Okay, I know this is going to sound weak, especially since I can’t find the original link that I was reading last night on the couch, but I have looked for that site for 30 minutes with no luck just now. If I find it, I’ll post it later.
I was looking for sample Arduino code and they had a good list of sample functions etc.
But in the “Notes” section, they say not to put more than 3 Volts to the motor voltage input, and don’t ever do a full stop or it could fry the motor controller.
It seemed nuts to me, cuz the spec says it can take up to 7 volts and doesn’t mention full stop problems.
The name of the site was something like pscrobotics or the like, there wasn’t a forum for me to inquire further.
Any idea what this could be referring too? I don’t want to cook my controller right out of the box.
I don’t know of the site you’re referring to. The things you are describing should not in themselves destroy the motor controller. However, there are many things that lead to limits on a motor controller being exceeded. For instance, if the motor draws 5A at 3V, then higher voltages can lead to more current that could be beyond the controller’s limit. If full stop actually means something like switching direction, that can also cause the current to be higher than you might expect.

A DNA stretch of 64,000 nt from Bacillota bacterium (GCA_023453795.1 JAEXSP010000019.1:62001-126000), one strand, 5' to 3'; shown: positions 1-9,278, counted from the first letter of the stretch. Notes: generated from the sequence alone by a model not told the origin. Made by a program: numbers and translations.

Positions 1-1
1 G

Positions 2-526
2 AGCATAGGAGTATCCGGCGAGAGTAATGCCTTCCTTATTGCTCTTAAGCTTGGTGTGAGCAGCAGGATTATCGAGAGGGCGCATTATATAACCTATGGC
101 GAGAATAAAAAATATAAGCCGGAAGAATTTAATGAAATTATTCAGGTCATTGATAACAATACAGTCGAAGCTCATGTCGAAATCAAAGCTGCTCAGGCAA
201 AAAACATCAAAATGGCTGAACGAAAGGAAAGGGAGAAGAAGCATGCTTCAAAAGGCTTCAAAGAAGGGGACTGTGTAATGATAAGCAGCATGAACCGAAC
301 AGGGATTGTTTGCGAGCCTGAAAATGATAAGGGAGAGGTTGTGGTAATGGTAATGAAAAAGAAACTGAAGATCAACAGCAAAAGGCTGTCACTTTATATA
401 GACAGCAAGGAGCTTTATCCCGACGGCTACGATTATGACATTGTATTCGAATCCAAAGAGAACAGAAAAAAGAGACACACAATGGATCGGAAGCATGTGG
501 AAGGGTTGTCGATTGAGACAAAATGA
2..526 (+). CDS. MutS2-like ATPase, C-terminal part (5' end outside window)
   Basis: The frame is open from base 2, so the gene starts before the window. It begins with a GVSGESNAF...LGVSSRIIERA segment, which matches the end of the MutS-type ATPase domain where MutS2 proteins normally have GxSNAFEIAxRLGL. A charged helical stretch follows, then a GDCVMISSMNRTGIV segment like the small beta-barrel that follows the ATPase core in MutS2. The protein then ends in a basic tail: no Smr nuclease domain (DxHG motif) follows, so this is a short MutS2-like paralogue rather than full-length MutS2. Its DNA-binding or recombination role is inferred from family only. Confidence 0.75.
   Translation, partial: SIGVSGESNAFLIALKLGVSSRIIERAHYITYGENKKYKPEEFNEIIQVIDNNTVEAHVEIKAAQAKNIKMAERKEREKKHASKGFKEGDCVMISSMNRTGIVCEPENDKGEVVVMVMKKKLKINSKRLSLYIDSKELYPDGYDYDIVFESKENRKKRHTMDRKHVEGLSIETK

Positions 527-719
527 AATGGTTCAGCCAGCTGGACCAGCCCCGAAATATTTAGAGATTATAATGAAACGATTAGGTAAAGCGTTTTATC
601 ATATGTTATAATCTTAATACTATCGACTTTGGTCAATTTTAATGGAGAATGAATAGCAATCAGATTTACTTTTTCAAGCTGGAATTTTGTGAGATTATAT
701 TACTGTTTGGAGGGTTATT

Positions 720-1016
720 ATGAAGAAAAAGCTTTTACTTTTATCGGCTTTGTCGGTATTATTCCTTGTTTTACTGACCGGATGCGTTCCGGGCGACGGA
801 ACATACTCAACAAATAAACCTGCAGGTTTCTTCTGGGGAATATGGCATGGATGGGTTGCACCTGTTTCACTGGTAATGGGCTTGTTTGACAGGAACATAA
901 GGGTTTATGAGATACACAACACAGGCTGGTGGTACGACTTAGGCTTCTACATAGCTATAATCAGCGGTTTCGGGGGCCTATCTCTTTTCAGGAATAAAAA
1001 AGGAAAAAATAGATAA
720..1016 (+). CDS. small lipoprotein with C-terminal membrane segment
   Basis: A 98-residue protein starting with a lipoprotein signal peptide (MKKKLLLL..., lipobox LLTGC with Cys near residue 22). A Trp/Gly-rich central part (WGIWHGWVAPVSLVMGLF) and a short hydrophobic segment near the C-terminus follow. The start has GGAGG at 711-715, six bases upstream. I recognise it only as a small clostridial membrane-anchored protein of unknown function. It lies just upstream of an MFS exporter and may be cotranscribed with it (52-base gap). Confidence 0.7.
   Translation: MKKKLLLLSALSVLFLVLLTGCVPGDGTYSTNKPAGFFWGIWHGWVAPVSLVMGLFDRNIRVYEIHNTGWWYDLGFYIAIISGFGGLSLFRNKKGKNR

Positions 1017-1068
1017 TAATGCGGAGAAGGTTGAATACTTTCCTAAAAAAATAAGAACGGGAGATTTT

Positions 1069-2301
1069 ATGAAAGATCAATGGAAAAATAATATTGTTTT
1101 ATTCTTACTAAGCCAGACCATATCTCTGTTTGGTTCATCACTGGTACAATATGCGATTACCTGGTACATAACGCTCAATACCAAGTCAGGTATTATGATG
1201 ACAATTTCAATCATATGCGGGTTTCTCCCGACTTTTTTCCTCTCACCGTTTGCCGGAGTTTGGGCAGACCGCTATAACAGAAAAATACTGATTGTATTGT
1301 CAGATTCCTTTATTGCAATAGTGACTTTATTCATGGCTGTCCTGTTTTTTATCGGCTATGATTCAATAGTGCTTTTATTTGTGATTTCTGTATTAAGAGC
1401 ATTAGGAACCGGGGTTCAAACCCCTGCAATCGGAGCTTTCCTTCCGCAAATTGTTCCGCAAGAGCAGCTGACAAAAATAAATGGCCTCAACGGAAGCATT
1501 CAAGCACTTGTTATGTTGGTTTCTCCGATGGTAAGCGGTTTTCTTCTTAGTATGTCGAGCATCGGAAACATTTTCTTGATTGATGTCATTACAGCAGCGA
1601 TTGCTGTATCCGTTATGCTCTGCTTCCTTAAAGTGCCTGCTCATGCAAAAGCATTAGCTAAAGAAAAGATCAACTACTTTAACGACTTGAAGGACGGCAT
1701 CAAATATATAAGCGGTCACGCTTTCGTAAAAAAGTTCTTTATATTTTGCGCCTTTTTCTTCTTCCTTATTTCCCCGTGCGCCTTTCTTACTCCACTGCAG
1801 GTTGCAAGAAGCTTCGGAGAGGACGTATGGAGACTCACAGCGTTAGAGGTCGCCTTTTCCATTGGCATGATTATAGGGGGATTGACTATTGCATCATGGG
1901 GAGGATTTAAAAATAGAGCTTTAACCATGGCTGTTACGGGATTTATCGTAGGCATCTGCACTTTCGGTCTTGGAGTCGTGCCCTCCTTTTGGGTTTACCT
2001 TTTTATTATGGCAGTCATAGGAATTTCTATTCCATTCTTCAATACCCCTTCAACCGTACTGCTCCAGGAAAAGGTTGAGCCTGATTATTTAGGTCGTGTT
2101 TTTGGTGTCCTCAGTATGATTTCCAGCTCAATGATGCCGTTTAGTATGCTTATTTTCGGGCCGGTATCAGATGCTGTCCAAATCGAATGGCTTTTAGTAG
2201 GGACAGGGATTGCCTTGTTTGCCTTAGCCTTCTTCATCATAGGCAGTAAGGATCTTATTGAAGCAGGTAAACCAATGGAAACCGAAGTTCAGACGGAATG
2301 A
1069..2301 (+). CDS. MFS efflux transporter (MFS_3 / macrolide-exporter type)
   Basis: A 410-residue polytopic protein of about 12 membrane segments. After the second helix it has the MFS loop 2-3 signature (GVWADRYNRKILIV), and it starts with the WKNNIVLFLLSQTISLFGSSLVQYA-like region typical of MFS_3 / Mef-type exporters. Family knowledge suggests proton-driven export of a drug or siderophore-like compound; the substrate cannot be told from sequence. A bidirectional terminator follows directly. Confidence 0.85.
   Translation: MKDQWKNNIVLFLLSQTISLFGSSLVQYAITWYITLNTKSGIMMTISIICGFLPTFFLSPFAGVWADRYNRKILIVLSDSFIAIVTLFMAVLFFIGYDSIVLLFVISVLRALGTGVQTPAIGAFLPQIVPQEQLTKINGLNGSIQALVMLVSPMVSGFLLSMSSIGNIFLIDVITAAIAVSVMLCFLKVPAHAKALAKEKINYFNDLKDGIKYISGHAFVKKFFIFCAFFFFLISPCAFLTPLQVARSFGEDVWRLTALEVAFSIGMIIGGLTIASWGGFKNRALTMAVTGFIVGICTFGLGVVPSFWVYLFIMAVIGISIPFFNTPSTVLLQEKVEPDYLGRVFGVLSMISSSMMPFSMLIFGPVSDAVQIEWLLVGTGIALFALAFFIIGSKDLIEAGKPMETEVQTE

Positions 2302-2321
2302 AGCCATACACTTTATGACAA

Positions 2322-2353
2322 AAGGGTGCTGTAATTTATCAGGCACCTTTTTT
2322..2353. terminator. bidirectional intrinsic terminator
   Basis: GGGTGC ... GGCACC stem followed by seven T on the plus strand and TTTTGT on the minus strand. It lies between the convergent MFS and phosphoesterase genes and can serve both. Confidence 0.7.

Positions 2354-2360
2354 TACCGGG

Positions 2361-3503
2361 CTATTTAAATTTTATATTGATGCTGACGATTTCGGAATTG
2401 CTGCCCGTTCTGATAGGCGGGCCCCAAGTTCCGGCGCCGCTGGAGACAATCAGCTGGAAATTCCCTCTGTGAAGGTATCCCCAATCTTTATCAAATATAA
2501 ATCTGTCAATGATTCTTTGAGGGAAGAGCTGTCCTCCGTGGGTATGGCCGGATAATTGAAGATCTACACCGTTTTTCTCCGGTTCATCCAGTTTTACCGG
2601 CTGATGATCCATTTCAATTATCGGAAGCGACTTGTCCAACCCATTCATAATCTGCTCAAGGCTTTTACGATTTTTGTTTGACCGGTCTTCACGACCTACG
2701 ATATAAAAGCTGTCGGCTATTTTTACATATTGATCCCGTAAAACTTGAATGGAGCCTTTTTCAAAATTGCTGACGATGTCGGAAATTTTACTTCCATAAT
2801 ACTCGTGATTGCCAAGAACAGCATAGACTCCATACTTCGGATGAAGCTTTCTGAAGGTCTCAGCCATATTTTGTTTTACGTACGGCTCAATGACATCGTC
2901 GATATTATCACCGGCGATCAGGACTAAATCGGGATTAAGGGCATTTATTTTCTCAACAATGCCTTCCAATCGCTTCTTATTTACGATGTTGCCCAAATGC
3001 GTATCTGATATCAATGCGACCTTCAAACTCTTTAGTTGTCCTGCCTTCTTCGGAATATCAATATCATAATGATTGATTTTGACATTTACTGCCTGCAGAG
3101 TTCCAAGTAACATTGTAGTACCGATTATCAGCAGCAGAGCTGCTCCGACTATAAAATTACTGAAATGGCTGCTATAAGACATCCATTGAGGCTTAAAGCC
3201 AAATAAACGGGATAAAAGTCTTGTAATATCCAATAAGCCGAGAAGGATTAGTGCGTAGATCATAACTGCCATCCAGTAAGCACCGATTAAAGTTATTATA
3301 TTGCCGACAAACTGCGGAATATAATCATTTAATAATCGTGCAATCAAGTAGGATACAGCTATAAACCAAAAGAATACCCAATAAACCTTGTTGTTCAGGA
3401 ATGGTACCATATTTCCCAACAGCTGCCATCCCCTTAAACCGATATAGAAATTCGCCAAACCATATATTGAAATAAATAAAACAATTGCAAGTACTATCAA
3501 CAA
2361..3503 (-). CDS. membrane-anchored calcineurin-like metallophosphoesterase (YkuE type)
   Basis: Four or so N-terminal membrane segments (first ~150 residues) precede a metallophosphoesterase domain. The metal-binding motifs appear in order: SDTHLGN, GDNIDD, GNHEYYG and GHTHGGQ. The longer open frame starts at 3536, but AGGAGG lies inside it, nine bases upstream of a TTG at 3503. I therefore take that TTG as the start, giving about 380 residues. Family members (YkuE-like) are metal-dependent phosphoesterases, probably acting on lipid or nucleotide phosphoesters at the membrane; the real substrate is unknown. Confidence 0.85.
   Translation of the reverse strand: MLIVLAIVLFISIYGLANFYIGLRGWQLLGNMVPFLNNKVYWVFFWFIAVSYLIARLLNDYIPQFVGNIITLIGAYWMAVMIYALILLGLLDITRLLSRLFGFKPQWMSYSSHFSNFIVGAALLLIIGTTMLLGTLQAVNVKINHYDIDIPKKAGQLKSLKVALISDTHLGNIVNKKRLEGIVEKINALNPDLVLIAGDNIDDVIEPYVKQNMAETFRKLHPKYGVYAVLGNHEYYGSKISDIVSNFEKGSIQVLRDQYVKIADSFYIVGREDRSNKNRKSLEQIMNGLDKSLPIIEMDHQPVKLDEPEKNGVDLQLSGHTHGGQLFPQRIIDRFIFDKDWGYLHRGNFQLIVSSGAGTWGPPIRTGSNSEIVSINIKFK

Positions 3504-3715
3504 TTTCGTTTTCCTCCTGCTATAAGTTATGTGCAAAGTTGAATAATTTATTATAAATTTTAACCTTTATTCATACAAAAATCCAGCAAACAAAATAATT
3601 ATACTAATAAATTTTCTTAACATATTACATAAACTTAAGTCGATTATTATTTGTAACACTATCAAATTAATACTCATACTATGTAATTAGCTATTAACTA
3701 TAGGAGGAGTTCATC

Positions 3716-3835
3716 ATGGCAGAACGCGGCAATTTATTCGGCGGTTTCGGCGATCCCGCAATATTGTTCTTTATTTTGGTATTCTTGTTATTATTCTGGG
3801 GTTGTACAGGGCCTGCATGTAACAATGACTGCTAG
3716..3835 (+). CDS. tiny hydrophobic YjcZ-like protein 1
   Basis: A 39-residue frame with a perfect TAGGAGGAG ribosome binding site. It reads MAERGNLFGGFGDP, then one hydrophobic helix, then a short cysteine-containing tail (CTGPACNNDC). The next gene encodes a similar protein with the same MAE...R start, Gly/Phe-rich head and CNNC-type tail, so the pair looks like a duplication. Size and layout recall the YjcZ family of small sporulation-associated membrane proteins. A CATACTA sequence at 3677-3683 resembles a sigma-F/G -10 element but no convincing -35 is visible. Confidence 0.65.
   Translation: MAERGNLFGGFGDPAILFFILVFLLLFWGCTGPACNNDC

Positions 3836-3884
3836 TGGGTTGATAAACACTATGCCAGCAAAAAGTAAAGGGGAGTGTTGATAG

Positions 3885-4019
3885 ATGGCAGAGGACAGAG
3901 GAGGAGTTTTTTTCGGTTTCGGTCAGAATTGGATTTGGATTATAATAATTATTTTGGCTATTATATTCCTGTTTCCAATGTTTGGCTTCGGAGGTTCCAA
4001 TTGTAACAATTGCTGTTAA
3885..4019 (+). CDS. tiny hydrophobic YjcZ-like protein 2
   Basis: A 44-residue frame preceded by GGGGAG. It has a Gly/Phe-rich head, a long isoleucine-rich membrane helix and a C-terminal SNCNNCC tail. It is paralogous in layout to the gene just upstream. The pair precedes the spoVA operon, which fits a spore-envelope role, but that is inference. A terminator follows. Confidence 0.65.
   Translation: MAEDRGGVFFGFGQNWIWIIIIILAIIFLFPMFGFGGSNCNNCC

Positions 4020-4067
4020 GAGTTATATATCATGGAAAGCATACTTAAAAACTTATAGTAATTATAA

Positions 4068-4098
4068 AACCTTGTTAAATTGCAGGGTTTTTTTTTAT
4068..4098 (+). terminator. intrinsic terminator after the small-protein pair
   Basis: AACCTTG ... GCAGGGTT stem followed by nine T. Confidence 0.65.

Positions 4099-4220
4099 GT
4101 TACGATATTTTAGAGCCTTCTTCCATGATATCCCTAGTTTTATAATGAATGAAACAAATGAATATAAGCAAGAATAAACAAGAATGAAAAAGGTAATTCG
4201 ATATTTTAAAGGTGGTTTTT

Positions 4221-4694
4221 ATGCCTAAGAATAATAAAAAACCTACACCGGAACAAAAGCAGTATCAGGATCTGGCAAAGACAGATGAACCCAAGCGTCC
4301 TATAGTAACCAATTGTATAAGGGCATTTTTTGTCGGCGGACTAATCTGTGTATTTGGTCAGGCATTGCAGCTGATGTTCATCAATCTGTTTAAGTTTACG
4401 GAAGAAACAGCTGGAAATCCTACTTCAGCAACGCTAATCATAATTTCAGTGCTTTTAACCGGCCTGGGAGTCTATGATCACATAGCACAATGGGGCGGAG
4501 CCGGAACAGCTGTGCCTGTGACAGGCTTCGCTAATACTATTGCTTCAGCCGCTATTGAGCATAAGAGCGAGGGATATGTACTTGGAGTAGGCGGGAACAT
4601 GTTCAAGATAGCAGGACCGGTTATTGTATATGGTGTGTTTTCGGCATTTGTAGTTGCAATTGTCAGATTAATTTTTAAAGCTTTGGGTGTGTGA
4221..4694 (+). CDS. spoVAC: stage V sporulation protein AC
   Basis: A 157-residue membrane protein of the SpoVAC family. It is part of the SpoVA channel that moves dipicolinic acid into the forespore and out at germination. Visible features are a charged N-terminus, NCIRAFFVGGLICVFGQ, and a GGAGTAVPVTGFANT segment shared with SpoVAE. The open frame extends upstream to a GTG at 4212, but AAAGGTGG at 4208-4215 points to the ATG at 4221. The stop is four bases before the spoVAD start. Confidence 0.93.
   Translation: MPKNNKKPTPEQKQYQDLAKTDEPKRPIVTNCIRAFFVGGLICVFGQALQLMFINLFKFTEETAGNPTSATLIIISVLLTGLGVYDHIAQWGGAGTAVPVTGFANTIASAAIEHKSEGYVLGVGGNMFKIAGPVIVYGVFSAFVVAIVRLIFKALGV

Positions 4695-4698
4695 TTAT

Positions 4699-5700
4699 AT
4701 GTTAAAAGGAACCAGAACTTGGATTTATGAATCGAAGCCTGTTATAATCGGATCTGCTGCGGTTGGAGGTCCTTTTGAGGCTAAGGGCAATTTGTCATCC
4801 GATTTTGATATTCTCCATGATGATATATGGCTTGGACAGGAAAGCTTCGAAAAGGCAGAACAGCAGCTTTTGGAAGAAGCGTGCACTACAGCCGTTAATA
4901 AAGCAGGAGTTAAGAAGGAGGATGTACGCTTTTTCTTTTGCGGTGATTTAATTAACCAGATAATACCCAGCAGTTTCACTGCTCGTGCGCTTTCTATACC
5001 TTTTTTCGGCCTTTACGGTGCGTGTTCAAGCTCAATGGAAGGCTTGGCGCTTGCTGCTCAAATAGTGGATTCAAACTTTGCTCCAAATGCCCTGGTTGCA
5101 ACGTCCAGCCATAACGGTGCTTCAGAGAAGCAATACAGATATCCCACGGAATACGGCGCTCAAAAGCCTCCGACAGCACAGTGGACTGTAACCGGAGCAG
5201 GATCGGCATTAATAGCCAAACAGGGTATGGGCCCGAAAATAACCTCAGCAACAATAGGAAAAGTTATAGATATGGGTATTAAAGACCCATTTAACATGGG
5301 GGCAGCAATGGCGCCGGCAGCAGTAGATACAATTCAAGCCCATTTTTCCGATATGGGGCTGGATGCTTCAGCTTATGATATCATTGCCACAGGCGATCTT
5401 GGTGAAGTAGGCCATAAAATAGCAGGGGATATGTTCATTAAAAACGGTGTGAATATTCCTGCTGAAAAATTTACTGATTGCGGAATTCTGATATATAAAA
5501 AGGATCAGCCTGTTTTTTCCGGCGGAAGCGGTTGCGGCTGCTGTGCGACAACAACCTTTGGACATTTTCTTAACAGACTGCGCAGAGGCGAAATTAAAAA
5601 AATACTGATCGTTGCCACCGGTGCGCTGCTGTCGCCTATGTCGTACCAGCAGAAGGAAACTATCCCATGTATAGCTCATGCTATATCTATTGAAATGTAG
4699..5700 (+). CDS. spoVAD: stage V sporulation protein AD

Separately, I have seen some really bad examples the few times I looked into Arduino stuff, and what you’re describing could be another one of those sites by someone who does not really know what they were doing. The low-voltage motor controller often gets used with high-current, noisy motors that can affect the rest of the system if they are not handled appropriately.
Thanks for the quick reply.
I finally found the link. Re-reading the “stop” frying the MC, I think they were referring to grabbing the wheels, not necessarily executing a stop through software (assumption):
psurobotics.org/wiki/index.php?t … Controller
Does the 3V comment make sense?
The only thing I see is in the “Special Notes” section; is that what you’re talking about? I don’t see why they’re saying the things you are concerned about or what motors they are using. In general, stalling the motors is not a good thing: if you have small motors, they might melt first; if you have big motors, the board can die first. There’s definitely no protection built into the board, so if you’re concerned about it, you should put a fuse in line with the power supply. Also, the whole point of this board is that it can work at such low voltages. If you want higher voltages, we have a lot of better alternatives.
I have a 6 volt motor, so it should be fine, It just struck me as odd and wanted someone to tell me I’m crazy, not to worry about it. Thanks.